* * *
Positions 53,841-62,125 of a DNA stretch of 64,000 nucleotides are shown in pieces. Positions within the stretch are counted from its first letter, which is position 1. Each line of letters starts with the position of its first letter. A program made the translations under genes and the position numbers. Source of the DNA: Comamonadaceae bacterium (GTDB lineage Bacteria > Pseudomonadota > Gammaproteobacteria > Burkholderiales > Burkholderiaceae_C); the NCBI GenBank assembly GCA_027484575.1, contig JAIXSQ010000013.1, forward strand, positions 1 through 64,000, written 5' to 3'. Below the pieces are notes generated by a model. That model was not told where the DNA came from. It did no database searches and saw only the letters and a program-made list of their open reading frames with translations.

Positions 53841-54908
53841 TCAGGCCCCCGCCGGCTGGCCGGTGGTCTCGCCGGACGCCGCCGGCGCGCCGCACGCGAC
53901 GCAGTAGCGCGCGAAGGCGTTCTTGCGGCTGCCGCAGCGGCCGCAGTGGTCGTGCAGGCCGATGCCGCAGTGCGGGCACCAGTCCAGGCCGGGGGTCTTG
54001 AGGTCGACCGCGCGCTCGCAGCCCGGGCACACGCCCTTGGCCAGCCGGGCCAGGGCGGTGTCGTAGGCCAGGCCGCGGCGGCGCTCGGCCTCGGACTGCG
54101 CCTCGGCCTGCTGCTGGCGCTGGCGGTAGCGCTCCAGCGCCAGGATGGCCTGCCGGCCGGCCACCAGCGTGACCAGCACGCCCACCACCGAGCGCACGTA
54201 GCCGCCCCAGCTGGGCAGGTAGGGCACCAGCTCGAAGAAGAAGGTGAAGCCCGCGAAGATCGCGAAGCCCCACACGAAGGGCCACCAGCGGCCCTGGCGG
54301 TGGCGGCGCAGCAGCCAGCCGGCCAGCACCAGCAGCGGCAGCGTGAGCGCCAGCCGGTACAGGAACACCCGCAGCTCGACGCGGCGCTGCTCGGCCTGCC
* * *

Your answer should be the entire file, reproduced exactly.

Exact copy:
Positions 53,841-62,125 of a DNA stretch of 64,000 nucleotides are shown in pieces. Positions within the stretch are counted from its first letter, which is position 1. Each line of letters starts with the position of its first letter. A program made the translations under genes and the position numbers. Source of the DNA: Comamonadaceae bacterium (GTDB lineage Bacteria > Pseudomonadota > Gammaproteobacteria > Burkholderiales > Burkholderiaceae_C); the NCBI GenBank assembly GCA_027484575.1, contig JAIXSQ010000013.1, forward strand, positions 1 through 64,000, written 5' to 3'. Below the pieces are notes generated by a model. That model was not told where the DNA came from. It did no database searches and saw only the letters and a program-made list of their open reading frames with translations.

Positions 53841-54908
53841 TCAGGCCCCCGCCGGCTGGCCGGTGGTCTCGCCGGACGCCGCCGGCGCGCCGCACGCGAC
53901 GCAGTAGCGCGCGAAGGCGTTCTTGCGGCTGCCGCAGCGGCCGCAGTGGTCGTGCAGGCCGATGCCGCAGTGCGGGCACCAGTCCAGGCCGGGGGTCTTG
54001 AGGTCGACCGCGCGCTCGCAGCCCGGGCACACGCCCTTGGCCAGCCGGGCCAGGGCGGTGTCGTAGGCCAGGCCGCGGCGGCGCTCGGCCTCGGACTGCG
54101 CCTCGGCCTGCTGCTGGCGCTGGCGGTAGCGCTCCAGCGCCAGGATGGCCTGCCGGCCGGCCACCAGCGTGACCAGCACGCCCACCACCGAGCGCACGTA
54201 GCCGCCCCAGCTGGGCAGGTAGGGCACCAGCTCGAAGAAGAAGGTGAAGCCCGCGAAGATCGCGAAGCCCCACACGAAGGGCCACCAGCGGCCCTGGCGG
54301 TGGCGGCGCAGCAGCCAGCCGGCCAGCACCAGCAGCGGCAGCGTGAGCGCCAGCCGGTACAGGAACACCCGCAGCTCGACGCGGCGCTGCTCGGCCTGCC